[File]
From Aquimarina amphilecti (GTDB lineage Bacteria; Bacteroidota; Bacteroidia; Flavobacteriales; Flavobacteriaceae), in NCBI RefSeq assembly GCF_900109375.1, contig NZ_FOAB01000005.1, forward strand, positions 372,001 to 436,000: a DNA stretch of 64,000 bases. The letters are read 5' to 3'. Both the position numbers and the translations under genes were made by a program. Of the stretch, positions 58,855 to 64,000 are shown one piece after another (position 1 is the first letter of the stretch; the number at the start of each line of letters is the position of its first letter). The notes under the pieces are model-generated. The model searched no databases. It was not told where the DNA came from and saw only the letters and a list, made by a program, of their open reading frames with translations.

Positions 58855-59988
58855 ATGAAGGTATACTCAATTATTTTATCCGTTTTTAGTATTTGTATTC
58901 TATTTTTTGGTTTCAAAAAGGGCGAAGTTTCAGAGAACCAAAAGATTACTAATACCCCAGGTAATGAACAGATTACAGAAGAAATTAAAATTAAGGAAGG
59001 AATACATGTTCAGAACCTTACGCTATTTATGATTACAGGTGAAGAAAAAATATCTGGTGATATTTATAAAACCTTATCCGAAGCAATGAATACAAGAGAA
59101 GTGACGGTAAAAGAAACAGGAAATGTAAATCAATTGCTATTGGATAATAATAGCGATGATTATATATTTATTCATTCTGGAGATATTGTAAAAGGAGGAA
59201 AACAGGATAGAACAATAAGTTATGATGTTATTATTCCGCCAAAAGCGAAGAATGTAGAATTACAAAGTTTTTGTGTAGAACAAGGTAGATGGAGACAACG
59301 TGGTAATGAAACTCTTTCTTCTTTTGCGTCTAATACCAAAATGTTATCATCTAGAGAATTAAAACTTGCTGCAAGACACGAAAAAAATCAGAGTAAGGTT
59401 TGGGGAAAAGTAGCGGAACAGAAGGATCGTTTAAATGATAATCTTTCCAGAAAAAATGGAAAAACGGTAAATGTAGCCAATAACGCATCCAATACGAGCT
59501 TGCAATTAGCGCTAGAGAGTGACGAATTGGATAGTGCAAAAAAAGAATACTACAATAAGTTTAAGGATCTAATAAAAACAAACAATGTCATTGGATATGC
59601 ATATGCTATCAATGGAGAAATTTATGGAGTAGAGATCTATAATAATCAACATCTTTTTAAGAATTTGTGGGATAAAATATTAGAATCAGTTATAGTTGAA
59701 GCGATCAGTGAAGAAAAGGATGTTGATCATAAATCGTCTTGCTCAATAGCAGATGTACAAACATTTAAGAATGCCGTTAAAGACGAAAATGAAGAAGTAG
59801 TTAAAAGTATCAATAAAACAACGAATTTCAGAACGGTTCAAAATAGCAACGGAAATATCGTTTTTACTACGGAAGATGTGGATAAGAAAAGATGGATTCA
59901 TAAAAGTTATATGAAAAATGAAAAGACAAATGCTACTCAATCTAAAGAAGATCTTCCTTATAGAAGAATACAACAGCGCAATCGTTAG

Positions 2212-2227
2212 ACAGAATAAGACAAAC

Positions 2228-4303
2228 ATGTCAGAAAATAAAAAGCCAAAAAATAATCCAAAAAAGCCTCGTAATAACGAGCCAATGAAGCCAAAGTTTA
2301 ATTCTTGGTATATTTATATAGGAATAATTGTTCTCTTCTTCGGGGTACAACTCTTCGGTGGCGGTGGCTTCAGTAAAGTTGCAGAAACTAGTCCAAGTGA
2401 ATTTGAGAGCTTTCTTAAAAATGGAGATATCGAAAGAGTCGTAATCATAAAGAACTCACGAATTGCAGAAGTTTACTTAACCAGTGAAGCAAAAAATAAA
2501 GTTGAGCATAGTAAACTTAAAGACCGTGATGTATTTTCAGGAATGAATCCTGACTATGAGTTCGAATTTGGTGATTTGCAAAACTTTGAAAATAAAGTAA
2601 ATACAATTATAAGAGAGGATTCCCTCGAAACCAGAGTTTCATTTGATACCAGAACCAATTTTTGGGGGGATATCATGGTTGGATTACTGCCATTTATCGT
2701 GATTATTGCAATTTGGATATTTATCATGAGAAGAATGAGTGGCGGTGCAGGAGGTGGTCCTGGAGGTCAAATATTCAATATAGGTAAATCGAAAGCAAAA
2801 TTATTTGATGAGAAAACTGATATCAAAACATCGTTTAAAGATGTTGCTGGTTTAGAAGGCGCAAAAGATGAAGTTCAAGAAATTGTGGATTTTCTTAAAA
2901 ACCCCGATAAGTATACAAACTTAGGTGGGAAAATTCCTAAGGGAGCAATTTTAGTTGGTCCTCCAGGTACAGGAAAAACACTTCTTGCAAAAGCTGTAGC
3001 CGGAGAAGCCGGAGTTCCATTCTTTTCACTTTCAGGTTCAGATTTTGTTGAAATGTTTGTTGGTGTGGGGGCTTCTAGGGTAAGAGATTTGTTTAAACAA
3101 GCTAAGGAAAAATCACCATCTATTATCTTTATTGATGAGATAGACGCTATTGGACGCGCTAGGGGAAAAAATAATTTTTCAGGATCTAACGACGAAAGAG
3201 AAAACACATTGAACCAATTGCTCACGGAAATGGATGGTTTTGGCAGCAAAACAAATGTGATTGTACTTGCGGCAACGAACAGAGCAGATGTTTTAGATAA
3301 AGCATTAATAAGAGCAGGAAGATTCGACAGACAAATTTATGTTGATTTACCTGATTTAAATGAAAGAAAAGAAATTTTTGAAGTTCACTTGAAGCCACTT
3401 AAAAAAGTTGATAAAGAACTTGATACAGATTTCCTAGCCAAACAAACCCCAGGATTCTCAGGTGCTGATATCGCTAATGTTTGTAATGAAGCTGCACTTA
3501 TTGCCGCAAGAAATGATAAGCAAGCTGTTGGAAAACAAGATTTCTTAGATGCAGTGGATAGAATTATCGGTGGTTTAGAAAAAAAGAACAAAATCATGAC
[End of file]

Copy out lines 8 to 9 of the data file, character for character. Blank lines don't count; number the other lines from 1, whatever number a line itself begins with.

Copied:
59301 TGGTAATGAAACTCTTTCTTCTTTTGCGTCTAATACCAAAATGTTATCATCTAGAGAATTAAAACTTGCTGCAAGACACGAAAAAAATCAGAGTAAGGTT
59401 TGGGGAAAAGTAGCGGAACAGAAGGATCGTTTAAATGATAATCTTTCCAGAAAAAATGGAAAAACGGTAAATGTAGCCAATAACGCATCCAATACGAGCT